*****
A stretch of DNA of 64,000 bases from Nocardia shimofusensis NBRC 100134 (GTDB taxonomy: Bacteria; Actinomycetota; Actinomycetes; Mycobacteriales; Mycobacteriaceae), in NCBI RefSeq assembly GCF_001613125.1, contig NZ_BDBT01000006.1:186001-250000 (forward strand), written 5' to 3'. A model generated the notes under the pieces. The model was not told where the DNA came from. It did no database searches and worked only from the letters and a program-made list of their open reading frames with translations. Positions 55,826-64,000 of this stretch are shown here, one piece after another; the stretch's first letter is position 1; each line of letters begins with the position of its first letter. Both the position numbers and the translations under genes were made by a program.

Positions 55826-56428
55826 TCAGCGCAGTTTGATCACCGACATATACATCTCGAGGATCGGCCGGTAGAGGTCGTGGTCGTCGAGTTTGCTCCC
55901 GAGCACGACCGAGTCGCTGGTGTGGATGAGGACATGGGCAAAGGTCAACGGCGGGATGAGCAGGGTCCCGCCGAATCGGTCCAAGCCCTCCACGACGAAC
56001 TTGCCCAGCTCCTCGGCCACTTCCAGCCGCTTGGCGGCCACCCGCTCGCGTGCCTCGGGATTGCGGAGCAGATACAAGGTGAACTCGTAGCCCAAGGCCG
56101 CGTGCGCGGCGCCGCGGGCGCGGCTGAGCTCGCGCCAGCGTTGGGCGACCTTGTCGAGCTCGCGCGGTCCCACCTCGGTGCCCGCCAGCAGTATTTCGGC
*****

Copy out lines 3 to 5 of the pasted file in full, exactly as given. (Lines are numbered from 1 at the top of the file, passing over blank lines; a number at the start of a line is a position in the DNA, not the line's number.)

55826 TCAGCGCAGTTTGATCACCGACATATACATCTCGAGGATCGGCCGGTAGAGGTCGTGGTCGTCGAGTTTGCTCCC
55901 GAGCACGACCGAGTCGCTGGTGTGGATGAGGACATGGGCAAAGGTCAACGGCGGGATGAGCAGGGTCCCGCCGAATCGGTCCAAGCCCTCCACGACGAAC
56001 TTGCCCAGCTCCTCGGCCACTTCCAGCCGCTTGGCGGCCACCCGCTCGCGTGCCTCGGGATTGCGGAGCAGATACAAGGTGAACTCGTAGCCCAAGGCCG